Remote Storage and Access

Chris Paton in his latest Scottish GENES Newsletter recounts a research trip to the National Records of Scotland’s Historical Search Room. He found a document he wanted to consult was held offsite, that not mentioned in the catalogue.

It’s something many of us have encountered, not just at the NRS. Catalogues are never perfect and offsite storage is common. It costs to store archival materials, and costs more in a prime central location. Simple economics demands storing materials that are rarely consulted where real estate is less expensive.

Over ten years ago I was part of a group consulted on the site for the new City of Ottawa archives. We agreed to the present location at 100 Tallwood, Nepean, recognizing it would be  less convenient to downtown, but meant all the materials could be in one place. The site has room to add additional storage onsite, is adjacent to planned rapid transit, decent bus service now, and free parking. Similar considerations must have been behind the choice of location for the Archives of Ontario at York University, with the exception of free parking!

Never assume the document you want will be readily available. Even if it is onsite it could take a while to retrieve. It may also be temporarily withdrawn. Order in advance where possible; don’t rely on the catalogue.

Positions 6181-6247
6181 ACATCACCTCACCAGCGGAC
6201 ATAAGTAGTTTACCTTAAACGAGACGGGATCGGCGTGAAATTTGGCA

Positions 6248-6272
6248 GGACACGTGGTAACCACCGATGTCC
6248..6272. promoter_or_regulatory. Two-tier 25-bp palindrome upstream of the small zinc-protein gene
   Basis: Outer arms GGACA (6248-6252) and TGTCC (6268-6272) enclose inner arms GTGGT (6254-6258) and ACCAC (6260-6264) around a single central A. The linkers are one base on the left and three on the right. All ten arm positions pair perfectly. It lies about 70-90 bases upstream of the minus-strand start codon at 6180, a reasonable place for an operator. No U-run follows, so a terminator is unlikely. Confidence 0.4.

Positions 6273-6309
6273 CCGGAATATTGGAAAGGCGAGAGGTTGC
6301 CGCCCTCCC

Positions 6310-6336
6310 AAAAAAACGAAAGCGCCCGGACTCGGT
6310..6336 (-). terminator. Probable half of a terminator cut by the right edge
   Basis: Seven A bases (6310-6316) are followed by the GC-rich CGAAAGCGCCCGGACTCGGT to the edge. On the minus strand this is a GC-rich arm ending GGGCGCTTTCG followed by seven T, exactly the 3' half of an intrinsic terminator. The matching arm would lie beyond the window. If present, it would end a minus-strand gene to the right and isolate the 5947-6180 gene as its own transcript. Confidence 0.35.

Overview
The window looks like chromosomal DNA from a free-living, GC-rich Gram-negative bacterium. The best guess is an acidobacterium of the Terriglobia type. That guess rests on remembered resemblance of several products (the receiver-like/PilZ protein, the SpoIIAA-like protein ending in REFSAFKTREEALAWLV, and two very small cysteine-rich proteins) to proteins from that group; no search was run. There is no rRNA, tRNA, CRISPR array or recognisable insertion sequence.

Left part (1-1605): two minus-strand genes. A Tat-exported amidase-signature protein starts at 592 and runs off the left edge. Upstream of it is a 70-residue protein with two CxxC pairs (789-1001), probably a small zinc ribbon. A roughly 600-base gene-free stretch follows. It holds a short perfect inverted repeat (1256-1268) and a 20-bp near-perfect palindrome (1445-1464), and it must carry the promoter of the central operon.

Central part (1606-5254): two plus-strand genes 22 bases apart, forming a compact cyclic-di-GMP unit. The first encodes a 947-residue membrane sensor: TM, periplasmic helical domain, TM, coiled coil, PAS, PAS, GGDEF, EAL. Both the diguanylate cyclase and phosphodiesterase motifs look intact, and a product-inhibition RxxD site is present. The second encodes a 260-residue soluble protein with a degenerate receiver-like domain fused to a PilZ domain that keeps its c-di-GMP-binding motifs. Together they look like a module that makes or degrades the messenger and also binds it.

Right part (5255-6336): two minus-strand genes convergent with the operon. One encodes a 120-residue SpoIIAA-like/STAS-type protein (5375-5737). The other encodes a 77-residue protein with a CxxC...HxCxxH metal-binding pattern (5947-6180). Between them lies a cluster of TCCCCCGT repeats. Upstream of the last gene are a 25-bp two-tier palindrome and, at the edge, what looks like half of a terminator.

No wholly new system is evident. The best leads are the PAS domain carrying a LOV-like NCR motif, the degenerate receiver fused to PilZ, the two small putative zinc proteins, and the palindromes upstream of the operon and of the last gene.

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2 Replies to “Remote Storage and Access”

  1. Working from remote locations our research visits to archives are often short (one or two days at an archive). If possible a researcher should plan to visit for a week or visit with a plan to return in a couple of days to catch those withdrawn items. On my recent trip to Public Research Office of Northern Ireland (PRONI) in Belfast the staff was very accommodating. In one case the document had been signed out by staff (who were on vacation) and it took a few days to retrieve the item for me to view. In another case the item was removed for conservation. PRONI staff arranged for the conservationist to bring the document to the viewing room for me to photograph as the conservationist gingerly held the document open enough to to view the contents. Thanks PRONI staff.

  2. I try to order in advance whenever possible, and tell the archives what I am researching. I arrive to find the documents I request in advance, and often other materials the staff think might be helpful. Great time saver! But sometimes reading a document will produce clues that lead you down new paths and ordering on-site is inevitable. Sadly, it is also inevitable that I find a reference to a new document 15 minutes before closing time on the last day I am researching…

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